During Iraq’s war with Iran, Saddam used merciless brutality, matching if not surpassing anything that other barbarians earlier in history had used to decimate populations. He gassed the Kurds and Iraqi dissidents in 1988 with some ferocity, using “Sarin” gas, thereafter, on the Iranians in the Fao Peninsula, decimating the better part of an Iranian military corps. The west turned a blind eye to these atrocities, as did all of Iraq’s muslim friends in the region apprehensive of Khomeini’s Iran. The west competed with the Soviets in selling Saddam state-of-the-art weapons and equipment. The present US Secretary of Defence Donald Rumsfeld journeyed to Iraq to meet Saddam Hussain, presumably to assess what other military goodies the US could give the Iraqi leader. One is inclined to believe Rumsfeld when he vehemently denies that US had anything to do with Saddam’s acquisition of chemical weapons potential. If nothing else Saddam would have loved to make any such secret public property to embarrass the Americans. In occupying Kuwait, Saddam miscalculated the US determination to draw a line in the sand as to how vital oil was to US interests in the region. President Bush Sr, built up a strong coalition of countries, including most of Iraq’s muslim neighbours. Instead of fighting “the mother of all battles” as Saddam promised the world, discretion overcame valour. One of history’s greatest mistakes was the Coalition’s decision in its moment of victory in 1991 to leave this tyrant in place, he kept on with his empty boasts, increasingly making his country a living hell for its citizens, recanting every condition imposed on him. Frustrated, the UN inspectors monitoring Iraq’s disarmament of “Weapons of Mass Destruction” (WMD) walked out in 1998. An example of his ruthlessness, he did not spare even his two sons-in-law who had escaped to Amman with their families. Sending his wife to lure them back by feigning forgiveness, Saddam had his daughters’ husbands killed in front of their families in their own houses.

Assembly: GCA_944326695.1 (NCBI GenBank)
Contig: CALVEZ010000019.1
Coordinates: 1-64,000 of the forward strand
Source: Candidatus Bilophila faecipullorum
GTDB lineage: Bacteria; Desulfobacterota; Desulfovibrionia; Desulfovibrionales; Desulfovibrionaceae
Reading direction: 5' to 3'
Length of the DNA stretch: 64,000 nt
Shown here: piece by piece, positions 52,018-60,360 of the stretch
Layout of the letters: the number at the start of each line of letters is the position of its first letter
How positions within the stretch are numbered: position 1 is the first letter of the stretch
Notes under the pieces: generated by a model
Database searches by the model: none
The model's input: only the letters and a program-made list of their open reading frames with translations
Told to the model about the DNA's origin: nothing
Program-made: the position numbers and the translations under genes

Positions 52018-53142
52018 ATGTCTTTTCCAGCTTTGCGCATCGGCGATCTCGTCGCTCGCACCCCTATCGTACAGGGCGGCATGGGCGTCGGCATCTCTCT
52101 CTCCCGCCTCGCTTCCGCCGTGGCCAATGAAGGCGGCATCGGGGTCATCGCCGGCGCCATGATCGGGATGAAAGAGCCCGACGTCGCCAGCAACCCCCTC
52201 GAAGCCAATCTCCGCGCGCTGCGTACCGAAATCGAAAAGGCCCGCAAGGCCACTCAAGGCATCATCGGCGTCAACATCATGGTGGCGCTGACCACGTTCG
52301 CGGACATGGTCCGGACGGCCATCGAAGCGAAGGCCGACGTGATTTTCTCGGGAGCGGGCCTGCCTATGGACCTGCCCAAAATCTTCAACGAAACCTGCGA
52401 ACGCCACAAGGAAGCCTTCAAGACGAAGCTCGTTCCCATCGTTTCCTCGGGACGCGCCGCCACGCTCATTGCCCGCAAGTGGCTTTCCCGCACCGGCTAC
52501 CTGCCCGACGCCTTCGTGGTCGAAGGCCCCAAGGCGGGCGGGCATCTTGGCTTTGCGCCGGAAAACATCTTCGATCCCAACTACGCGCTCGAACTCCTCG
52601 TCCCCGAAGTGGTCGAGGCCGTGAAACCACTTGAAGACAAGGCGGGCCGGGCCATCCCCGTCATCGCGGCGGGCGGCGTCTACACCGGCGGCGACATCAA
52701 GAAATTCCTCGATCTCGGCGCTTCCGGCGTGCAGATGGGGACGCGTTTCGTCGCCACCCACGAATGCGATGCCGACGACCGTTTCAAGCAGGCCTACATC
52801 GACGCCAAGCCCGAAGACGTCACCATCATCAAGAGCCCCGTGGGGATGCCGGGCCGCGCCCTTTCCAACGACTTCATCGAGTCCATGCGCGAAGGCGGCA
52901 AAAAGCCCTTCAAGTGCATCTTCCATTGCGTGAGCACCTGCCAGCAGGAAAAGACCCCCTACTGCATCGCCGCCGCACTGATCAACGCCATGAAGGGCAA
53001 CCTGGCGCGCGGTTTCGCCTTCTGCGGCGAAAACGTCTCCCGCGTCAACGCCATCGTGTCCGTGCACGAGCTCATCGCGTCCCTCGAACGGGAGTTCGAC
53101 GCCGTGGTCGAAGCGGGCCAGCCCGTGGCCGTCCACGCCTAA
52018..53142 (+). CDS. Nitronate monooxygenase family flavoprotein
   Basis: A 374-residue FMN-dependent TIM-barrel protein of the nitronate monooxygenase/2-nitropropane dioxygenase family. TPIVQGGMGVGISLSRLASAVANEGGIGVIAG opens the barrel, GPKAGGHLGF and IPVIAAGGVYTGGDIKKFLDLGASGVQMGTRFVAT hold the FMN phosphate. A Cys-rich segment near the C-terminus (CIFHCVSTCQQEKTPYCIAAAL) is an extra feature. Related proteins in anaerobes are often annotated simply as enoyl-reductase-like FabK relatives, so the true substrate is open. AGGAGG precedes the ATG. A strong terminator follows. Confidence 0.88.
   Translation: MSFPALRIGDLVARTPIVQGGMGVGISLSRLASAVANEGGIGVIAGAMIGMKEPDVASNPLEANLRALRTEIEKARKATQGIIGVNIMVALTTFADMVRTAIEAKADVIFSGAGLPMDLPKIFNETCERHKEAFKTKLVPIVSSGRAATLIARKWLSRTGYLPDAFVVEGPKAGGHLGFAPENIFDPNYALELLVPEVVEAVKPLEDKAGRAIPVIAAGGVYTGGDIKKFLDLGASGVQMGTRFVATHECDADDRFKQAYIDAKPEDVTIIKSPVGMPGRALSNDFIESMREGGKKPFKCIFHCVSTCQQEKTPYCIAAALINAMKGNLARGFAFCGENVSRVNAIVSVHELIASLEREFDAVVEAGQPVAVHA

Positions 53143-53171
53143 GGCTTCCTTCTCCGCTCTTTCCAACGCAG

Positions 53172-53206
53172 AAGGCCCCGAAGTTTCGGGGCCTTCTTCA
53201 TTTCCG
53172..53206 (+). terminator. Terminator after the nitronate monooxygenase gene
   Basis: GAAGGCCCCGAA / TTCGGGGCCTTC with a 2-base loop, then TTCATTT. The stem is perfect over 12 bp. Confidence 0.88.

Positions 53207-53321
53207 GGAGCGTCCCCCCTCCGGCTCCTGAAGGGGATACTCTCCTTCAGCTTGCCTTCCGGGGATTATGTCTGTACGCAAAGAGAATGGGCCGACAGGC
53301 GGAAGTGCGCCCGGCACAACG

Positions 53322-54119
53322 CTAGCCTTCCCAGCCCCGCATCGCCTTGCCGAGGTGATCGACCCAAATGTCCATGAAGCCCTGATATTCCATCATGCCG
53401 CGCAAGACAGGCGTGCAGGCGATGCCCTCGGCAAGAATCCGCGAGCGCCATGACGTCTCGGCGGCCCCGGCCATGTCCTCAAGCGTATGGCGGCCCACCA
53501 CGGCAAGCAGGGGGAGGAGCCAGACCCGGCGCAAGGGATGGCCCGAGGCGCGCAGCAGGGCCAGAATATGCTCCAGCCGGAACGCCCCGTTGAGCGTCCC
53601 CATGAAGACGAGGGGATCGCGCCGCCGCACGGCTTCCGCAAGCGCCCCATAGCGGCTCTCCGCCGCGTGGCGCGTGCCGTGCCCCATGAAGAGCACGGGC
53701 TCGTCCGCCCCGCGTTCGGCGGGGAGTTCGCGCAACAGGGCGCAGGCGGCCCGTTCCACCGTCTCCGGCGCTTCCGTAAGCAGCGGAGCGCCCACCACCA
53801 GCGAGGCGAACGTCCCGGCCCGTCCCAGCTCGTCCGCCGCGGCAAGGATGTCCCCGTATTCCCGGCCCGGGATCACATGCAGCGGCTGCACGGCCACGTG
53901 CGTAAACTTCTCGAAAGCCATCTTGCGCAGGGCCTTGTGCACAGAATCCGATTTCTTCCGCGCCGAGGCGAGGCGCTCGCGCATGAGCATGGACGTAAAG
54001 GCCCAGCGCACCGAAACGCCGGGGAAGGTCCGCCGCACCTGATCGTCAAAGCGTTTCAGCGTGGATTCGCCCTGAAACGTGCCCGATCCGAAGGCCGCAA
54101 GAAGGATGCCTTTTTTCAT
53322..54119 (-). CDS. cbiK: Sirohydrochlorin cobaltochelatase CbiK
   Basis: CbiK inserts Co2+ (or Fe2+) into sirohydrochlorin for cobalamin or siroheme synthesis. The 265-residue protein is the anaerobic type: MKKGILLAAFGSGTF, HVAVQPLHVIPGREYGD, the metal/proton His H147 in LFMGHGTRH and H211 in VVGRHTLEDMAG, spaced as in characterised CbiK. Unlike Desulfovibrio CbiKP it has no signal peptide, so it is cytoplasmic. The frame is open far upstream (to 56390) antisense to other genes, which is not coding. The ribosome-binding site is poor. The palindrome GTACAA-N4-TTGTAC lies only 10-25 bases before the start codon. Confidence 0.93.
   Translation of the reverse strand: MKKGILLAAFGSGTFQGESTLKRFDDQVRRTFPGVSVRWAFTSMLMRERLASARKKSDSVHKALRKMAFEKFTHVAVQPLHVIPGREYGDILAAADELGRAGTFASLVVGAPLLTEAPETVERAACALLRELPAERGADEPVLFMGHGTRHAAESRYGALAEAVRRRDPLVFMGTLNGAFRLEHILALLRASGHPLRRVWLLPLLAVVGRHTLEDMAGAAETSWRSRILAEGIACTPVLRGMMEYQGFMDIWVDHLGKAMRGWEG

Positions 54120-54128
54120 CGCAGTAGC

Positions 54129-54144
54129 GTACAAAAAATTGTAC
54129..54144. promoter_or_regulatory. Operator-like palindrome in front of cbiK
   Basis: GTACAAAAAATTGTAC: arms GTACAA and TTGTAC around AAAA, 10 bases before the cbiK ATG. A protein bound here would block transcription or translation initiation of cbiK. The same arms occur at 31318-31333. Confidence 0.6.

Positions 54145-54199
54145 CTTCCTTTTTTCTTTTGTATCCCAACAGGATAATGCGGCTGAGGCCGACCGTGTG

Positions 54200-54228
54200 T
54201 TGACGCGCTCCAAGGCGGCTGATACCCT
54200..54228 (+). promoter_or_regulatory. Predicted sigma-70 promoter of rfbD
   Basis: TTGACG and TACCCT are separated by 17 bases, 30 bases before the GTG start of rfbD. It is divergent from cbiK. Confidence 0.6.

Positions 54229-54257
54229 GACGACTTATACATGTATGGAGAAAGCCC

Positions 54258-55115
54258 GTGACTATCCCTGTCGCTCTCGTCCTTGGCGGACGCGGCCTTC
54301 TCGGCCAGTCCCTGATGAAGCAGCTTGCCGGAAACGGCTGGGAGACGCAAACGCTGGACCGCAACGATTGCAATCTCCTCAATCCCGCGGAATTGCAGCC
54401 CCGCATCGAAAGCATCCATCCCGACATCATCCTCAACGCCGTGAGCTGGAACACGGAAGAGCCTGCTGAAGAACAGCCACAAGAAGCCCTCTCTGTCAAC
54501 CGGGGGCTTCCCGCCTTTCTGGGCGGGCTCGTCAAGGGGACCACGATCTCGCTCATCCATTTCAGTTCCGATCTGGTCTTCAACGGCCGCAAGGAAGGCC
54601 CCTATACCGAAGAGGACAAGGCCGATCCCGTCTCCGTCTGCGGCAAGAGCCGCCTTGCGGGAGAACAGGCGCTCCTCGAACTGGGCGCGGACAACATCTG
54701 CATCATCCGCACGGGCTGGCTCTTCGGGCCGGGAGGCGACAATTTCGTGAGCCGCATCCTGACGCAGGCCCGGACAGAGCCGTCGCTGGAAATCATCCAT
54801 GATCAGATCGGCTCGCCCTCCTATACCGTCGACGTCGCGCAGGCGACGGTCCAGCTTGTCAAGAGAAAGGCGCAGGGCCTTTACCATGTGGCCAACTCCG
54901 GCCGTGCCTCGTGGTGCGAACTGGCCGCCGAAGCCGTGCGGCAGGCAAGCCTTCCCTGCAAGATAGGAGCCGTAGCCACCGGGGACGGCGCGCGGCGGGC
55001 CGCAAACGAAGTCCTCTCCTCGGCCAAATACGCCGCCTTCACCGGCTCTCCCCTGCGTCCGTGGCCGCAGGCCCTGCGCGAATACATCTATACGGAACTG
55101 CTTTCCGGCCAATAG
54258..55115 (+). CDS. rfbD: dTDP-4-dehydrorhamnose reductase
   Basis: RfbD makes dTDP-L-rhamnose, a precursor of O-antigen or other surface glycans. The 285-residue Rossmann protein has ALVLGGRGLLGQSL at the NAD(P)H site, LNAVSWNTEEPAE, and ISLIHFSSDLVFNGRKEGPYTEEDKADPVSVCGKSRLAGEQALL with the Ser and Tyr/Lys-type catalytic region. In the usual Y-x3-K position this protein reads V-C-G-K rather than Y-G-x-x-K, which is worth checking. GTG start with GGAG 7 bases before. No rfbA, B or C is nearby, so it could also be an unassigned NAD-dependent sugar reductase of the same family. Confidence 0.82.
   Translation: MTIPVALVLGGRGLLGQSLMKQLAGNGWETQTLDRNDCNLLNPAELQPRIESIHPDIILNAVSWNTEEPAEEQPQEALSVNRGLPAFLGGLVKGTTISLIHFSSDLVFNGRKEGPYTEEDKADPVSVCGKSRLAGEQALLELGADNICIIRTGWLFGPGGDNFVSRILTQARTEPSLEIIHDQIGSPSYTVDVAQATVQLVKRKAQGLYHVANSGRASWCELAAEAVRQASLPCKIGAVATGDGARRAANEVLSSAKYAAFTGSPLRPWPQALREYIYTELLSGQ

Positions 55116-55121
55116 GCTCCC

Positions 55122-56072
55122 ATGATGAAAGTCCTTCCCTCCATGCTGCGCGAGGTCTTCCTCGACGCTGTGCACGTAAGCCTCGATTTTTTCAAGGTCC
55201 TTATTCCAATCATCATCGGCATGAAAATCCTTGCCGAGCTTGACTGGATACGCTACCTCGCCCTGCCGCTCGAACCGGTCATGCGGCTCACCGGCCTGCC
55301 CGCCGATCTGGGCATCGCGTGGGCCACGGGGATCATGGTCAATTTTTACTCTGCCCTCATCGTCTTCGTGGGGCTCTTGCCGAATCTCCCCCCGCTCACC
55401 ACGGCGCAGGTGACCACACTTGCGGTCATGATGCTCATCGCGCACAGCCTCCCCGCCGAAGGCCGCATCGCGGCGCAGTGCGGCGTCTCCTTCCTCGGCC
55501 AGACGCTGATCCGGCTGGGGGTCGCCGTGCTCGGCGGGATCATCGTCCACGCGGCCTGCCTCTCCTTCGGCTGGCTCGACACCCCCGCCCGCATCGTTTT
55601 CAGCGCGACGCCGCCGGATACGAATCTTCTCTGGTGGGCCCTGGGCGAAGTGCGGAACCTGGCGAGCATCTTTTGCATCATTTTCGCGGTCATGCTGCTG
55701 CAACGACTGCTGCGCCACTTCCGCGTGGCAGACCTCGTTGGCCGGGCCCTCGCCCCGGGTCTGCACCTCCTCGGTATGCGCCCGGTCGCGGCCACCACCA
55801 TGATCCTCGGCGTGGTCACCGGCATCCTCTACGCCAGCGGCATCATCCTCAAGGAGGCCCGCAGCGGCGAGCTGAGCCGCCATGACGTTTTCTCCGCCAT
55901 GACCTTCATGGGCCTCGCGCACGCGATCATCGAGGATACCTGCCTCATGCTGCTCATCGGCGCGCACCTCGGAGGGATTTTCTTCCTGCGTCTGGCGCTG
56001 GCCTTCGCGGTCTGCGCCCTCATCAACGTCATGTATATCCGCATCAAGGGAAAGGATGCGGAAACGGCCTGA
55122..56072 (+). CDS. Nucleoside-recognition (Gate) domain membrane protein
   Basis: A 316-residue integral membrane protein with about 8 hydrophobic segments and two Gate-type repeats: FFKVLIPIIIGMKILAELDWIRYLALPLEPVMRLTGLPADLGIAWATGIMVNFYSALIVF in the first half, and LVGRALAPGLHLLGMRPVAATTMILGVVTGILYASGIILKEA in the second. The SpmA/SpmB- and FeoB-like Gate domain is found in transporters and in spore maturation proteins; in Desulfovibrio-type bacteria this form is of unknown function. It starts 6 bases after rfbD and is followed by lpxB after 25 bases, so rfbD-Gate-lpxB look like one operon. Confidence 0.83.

The muslim world criticized the precision Israeli pre-emptive air attack on the Osirik nuclear reactor that destroyed Saddam’s developing nuclear potential. Even though we in Pakistan have been subject to repeated aerial scares of a joint Indian-Israeli operation to take out Pakistani nuclear facilities, one feels that Israel did the muslim nations a favour by obliterating Osirik. Given Saddam’s murderous psychological profile, he was more than likely to use his nuclear bombs on fellow muslims rather than on Israel. A bully will seldom attack anyone who can hurt him right back, and even then his assault will be by surreptitious means so that the blame cannot be laid at his doorstep. There is no “smoking gun” about Saddam and the World Trade Centre but given his sadistic streak, US National Security Council Advisor Ms Condeleeza Rice becomes credible when she theorises a possible nexus between Saddam and Al-Qaeda. An enemy of an enemy is a friend is not Chanakhya’s philosophy alone, it holds true the world over.

Is the US right in wanting Saddam out of power in Iraq? One must confess without any hesitation that they are, this man is menace to civilization and cannot be permitted to continue threatening the lives of innocents in pursuit of his megalomania policies. Agreeing with the US objective, one must disagree with the modus operandi. There is growing anti-US animosity among the muslims and the US must exercise caution, even those who have no love lost for Iraq do not want the US to declare war on Iraq, with or without UN sanction. Saddam is taking full advantage of the Bush rhetoric and the deteriorating situation in Palestine to inflame muslims the world over. As the most generous nation on the face of this Earth, it is a tragedy that the US has become so reviled in the muslim world. We value the same democratic freedoms that Islam embodied as a religion as far back as the 6th century, much earlier than democracy became sacrosanct in the making of the US in the late 18th century. Iraq is no friend of Pakistan, has not been for over 40 years, yet Pakistan cannot countenance war on Iraq. The dangers the sadistic tyrant poses to the world cannot be erased by subjecting the hapless Iraqi people to further misery and privation. What is required is an international warrant from the UN Court in Hague for Saddam Hussain and his close associates for “crimes against humanity”. A war may cost several billion US dollars, why not agree on a binding UN resolution which puts a bounty of US $ 100 million on him? A surgical operation that excises Saddam from his Baghdad palatial hole while inflicting the minimum possible collateral damage on the Iraqi people must be the only option. Otherwise the rising suspicion among muslims about the west’s penchant to control Middle East oil will spill over. Almost fifty years to the day Baghdad Pact has come a full circle. The crucial difference is that the US does not need to protect Iraq from communists or other interlopers, but requires a mandate from the muslim world to free the Iraqi people from its own brutal and sadistic captor.

Mr. Ikram Sehgal is Publisher and Managing Editor of Defence Journal (Pakistan).